The Law Commission published its Anti-money laundering: the SARs regime report on 18 June.
The report reviews and makes recommendations for the improvement of the consent regime in Part 7 of the Proceeds of Crime Act 2002 (POCA) and Part 3 of the Terrorism Act 2000.
The report identifies the high volume of low-quality suspicious activity reports (SARs) as a major problem with the current regime.
According to the Law Commission and our 2018 submission, the primary causes of this problem are:
- the broad definition of ‘criminal property’ contained in POCA
- the threat of criminal liability for individuals in the regulated sector who fail to make a report
The Law Commission also identifies a lack of understanding among some reporters of their legal obligations as a cause of potentially unnecessary SARs.
In line with our submission, the Law Commission has recommended that the consent regime should be retained.
It has, however, made a range of recommendations designed to improve the consent regime’s effectiveness.
The Commission’s overarching recommendation is for the creation of an advisory board that would:
- oversee the drafting of guidance
- continue measuring the effectiveness of the regime
- advise the secretary of state on ways the regime could be improved further
Other notable recommendations include:
- a new online prescribed form for the submission of SARs
- a legislative obligation on the secretary of state to issue guidance on the consent regime that deals with the key statutory concepts of suspicion, appropriate consent, the reasonable excuse exemption and ringfencing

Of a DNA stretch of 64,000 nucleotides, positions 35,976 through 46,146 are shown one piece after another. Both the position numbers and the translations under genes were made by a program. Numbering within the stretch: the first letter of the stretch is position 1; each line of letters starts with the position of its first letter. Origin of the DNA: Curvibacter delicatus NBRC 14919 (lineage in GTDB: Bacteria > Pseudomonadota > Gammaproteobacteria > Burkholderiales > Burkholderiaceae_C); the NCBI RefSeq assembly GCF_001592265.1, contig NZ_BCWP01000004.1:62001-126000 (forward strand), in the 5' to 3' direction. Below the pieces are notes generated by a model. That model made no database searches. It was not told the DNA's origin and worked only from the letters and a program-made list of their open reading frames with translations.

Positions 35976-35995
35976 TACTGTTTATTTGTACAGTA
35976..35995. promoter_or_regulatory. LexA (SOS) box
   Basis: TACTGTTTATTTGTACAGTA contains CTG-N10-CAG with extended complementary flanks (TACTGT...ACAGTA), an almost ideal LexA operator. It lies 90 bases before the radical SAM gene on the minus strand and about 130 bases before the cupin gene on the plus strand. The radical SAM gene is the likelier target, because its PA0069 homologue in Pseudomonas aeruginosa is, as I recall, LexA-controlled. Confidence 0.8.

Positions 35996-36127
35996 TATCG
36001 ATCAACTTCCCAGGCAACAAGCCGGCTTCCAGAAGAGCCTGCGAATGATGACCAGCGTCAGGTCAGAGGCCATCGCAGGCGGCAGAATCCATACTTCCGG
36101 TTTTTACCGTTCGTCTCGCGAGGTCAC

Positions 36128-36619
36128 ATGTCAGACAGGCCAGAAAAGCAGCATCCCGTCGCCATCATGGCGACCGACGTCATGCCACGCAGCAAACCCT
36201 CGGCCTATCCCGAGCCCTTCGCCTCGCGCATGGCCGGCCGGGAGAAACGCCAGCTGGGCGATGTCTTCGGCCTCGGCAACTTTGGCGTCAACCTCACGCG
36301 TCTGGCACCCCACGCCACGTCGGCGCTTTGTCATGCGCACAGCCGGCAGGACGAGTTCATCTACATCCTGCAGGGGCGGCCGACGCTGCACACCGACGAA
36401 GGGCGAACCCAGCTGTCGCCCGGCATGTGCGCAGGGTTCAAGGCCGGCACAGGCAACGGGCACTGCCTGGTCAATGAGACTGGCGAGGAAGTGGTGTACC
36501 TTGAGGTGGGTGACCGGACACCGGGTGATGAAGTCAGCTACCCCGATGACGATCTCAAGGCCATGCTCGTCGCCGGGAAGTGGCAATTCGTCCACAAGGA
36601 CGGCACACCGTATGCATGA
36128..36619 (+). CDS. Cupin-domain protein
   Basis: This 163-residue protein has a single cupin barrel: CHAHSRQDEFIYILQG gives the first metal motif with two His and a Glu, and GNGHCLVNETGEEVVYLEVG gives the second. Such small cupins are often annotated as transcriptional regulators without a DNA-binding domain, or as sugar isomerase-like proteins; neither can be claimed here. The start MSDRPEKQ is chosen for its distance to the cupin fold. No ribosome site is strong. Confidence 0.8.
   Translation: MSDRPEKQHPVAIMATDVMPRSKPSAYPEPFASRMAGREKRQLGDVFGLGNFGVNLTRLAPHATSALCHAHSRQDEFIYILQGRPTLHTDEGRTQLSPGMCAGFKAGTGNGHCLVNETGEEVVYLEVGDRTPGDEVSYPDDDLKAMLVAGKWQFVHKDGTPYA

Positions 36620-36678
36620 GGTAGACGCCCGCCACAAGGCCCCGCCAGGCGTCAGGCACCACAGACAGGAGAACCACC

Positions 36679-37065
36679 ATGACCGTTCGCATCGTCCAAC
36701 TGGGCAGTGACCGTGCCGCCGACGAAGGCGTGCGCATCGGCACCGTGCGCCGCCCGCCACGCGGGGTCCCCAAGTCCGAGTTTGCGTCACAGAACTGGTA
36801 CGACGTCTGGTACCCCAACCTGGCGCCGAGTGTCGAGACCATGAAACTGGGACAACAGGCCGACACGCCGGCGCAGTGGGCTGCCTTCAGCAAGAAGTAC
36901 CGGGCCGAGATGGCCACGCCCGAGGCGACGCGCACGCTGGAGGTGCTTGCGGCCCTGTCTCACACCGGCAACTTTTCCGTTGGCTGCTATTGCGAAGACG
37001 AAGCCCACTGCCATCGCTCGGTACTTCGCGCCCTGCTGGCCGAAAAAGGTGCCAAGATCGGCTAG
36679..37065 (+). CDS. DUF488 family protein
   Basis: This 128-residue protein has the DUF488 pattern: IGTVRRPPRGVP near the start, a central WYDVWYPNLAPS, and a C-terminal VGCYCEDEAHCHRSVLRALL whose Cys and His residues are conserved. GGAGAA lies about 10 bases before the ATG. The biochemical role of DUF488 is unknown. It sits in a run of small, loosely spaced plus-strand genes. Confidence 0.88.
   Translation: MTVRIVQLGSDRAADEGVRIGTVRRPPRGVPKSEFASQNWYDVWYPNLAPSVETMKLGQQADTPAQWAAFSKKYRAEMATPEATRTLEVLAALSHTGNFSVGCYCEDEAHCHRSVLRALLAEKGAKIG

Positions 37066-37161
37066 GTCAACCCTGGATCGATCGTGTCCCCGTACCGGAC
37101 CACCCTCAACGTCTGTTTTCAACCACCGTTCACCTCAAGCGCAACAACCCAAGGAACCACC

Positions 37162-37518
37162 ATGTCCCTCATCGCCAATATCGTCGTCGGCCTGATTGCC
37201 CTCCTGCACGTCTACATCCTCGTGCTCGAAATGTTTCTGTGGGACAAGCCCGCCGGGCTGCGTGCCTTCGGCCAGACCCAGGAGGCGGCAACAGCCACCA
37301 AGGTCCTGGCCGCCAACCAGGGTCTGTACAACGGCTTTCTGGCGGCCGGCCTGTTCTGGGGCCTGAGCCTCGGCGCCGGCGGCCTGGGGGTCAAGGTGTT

- amendments to POCA to allow criminal property to be ringfenced by credit and financial institutions in certain circumstances and to allow funds to be released when an application to extend the moratorium period is made
We are disappointed that the Law Commission has not recommended reforms to the current ‘all crimes for all time’ approach to reporting in POCA.
In our view, limiting the scope of the reporting requirement could significantly reduce the number of low intelligence value and ‘technical’ SARs, producing a benefit for law enforcement agencies and reducing the compliance burden on legitimate businesses.
We do, however, agree with the Commission’s conclusion that the case has not yet been made out for the introduction of new forms of reporting such as Geographical Targeting Orders.
Read the report on the Law Commission website
Read our submission to the Law Commission